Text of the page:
Following a fire on board a vessel on 23rd August 2012, the owners contended that they were entitled to be indemnified on a constructive total loss ("CTL") basis. They gave notice of abandonment (NOA) on 1 February 2013. Insurers agreed that the owners were entitled to be indemnified, but only on a partial loss basis. They argued that the NOA had been given too late.

Section 62(3) of the Marine Insurance Act 1906 provides that a NOA "must be given with reasonable diligence after the receipt of reliable information of the loss, but where the information is of a doubtful character, the assured is entitled to a reasonable time to make inquiry".

Knowles J held that the NOA had been given in time. Achieving reliable information of the loss would be a complex task and take time here: "Broadly speaking, it was not realistic to take one source in isolation; the presence of conflicting information from other sources threw the reliability of any one source into question. The assessment to be made was a major one for any person to make, if it was to be undertaken reasonably and responsibly. It is also important to keep in mind the difference between the calm of the courtroom some years later with the moving situation in Egypt at the time".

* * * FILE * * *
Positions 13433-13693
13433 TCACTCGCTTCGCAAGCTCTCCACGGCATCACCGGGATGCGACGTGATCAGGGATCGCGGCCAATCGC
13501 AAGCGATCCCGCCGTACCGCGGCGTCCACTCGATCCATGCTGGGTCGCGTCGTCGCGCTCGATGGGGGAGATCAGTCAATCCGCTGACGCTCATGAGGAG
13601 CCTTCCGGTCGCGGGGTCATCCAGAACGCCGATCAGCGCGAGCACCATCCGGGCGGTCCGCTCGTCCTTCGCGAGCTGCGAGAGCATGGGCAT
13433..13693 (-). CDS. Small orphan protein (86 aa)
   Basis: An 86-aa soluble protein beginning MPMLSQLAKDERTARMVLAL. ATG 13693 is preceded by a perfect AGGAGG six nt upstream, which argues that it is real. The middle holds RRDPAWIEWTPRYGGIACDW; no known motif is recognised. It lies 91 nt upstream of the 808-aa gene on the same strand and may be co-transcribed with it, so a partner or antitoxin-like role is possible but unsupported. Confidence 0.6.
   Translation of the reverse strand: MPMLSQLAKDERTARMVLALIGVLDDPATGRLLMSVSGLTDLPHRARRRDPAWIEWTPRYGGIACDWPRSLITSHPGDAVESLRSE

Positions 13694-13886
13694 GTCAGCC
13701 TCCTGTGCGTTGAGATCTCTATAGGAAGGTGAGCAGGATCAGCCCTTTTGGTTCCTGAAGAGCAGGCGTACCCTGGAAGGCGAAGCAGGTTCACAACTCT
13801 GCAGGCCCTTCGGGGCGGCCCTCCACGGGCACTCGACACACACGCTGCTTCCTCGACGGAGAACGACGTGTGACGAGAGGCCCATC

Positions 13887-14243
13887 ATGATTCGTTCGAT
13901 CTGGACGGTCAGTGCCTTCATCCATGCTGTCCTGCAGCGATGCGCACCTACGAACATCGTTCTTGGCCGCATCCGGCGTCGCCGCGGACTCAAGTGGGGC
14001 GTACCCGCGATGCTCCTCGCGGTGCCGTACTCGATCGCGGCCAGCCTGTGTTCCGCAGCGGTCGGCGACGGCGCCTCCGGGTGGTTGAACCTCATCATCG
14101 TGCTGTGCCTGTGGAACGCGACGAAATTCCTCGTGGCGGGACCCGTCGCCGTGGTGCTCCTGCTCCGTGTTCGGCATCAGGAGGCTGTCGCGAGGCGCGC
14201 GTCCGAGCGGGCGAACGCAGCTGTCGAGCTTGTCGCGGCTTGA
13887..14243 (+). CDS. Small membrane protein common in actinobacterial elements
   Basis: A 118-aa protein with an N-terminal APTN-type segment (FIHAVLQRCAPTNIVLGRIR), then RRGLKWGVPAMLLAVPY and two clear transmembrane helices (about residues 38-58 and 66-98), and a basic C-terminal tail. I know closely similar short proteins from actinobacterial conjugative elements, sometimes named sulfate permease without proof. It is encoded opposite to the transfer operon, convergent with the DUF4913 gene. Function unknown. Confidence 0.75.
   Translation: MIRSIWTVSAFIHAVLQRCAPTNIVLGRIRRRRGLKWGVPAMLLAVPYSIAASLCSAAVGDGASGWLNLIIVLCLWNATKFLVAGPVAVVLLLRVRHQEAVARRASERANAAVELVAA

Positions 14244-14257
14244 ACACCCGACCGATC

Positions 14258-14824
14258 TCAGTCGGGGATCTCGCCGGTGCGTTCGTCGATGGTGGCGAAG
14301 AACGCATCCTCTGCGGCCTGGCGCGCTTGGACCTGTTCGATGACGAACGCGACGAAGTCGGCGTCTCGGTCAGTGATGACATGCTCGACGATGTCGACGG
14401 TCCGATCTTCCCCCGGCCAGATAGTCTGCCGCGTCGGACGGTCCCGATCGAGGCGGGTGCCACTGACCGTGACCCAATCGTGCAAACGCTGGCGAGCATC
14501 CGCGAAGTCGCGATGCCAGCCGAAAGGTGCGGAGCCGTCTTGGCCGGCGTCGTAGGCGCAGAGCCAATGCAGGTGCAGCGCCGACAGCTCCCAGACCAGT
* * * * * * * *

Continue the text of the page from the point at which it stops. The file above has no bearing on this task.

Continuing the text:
He also held that, although it is necessary to distinguish between knowledge of facts and the conclusions to be drawn from them, the task of ascertaining what repairs were needed (and how much they would cost) amounted to "facts" rather than "conclusions".

The judge also considered what costs would be included in the CTL calculation. Amongst other issues, he held that the cost of recovery or repair before NOA was given should be included in the calculation. The policies had incorporated the Institute Time Clauses – Hulls (1/10/83) and the Institute Time Clauses – Hulls Disbursement and Increased Value Clauses (1/10/83) and neither limited the cost or recovery or repair to after NOA (in reaching this decision, the judge departed from part of the decision in the "Medina Princess" (Helmville Ltd v Yorkshire Insurance Company Ltd) [1965]. There are therefore now two conflicting High Court decisions on the point).

It was also held that the owners could not have given a "protective NOA": once a NOA is accepted, the abandonment is irrevocable and binds the insured if accepted (even if the insured has not yet made up its mind on whether to call for a CTL).

The judge also held that the owners should be allowed a 10% contingency in respect of post-NOA repairs (rather than the 5% argued for by insurers).